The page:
B. Act Performed in the United States

There is no sovereign immunity from suit for an action that is based "upon an act performed in the United States in connection with a commercial activity of the foreign state elsewhere." 28 U.S.C. § 1605(a)(2). This category is limited to "the acts (or omissions) . . . which in and of themselves are sufficient to form the basis of a cause of action." Zedan, 849 F.2d at 1514 (citing H.R. Rep. No. 1487, at 19 (1976), reprinted in 1976 U.S.C.C.A.N. 6618); see also Maritime Int'l Nominees Establishment, 693 F.2d at 1104 n.16 (second clause had no applicability to breach of contract claim because the alleged breach was not claimed to have been performed in the United States). The second clause is not applicable to this case. The "act" on which the plaintiff's action is "based" -- MOJ's alleged breach of the contract -- is not claimed to have been "performed in the United States."

C. Act Outside the United States Causing Direct Effect in the United States

A foreign state is not immune from jurisdiction where an act occurs outside this country and causes a direct effect in the United States. 28 U.S.C. § 1605(a)(2). An effect is direct if it follows "as an immediate consequence of the defendant's . . . activity." Republic of Argentina v. Weltover, Inc., 504 U.S. 607, 618 (1992). Here, the plaintiff's theory is that MOJ's refusal to pay caused a direct effect in the United States, namely, his financial loss. *fn3 But the cases on which plaintiff relies does not support his argument. A refusal to pay for services performed by an American plaintiff usually does not meet the direct effect requirement. In Zedan, Saudi Arabia's promise to forward money to the plaintiff did not cause a direct effect in the United States, even though the plaintiff was a U.S. citizen and had returned to America, because there was no assurance to send the payment specifically to the United States. 849 F.2d at 1514-15. See also Goodman Holdings v. Rafidain Bank, 26 F.3d 1143, 1146-47 (D.C. Cir. 1994) ("direct effect" exception to sovereign immunity not triggered because United States location was not designated as place of payment). A refusal to pay may cause a direct effect if there is a contractual provision for payment to be made in or sent to the United States, but there was no such contractual provision here. Neither was there a "longstanding consistent customary practice" to send payment to the United States, which Judge Wald thought might be enough, Goodman Holdings, 26 F.3d at 1147 (Wald, J., concurring).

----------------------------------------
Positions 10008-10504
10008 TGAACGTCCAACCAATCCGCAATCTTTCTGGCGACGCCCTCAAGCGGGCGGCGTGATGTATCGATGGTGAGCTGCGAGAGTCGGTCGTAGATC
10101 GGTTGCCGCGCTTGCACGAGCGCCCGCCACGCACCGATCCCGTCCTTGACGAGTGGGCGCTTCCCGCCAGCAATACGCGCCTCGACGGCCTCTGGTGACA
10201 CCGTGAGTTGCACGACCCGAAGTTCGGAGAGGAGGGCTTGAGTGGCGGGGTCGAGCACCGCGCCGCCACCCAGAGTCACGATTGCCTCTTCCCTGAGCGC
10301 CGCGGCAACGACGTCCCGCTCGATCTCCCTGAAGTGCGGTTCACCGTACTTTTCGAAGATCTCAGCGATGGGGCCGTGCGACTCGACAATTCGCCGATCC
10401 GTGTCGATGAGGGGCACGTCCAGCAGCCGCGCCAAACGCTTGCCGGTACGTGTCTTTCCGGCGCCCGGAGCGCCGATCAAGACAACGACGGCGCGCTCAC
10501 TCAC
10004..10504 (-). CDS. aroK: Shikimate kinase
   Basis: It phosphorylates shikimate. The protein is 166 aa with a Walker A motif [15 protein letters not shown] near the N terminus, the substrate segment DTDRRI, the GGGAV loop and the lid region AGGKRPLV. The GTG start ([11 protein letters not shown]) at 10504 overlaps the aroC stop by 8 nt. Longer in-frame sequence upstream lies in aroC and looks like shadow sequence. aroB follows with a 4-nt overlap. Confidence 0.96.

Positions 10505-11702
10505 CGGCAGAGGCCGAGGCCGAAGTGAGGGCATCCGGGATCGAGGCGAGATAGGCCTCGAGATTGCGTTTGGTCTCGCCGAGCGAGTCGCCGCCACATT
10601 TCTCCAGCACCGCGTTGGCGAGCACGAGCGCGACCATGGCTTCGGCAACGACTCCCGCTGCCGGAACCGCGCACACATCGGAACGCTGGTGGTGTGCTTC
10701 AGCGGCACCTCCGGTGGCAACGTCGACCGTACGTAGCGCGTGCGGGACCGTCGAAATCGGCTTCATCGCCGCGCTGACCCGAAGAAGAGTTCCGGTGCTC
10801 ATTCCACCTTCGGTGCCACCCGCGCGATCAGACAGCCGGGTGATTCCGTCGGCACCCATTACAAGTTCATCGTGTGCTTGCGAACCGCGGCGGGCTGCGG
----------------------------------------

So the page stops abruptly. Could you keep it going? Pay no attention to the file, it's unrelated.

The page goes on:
As there is no jurisdiction because the defendant is immune, it is not necessary to resolve the forum non conveniens issue, but it appears that Kazakstan would indeed be the appropriate forum to apply Kazakstani law (the choice of law by the parties) to a simple contract dispute for $21,600, an amount which would be exceeded by the costs of compelling several witnesses from Kazakstan to testify in the United States.

The defendant's motion to dismiss on the ground of sovereign immunity must be granted. An appropriate order accompanies this memorandum.


For the reasons set forth in the accompanying memorandum, the defendant's motion to dismiss [#9] is granted. This is a final, appealable order.

So ordered this 30th day of September 2002.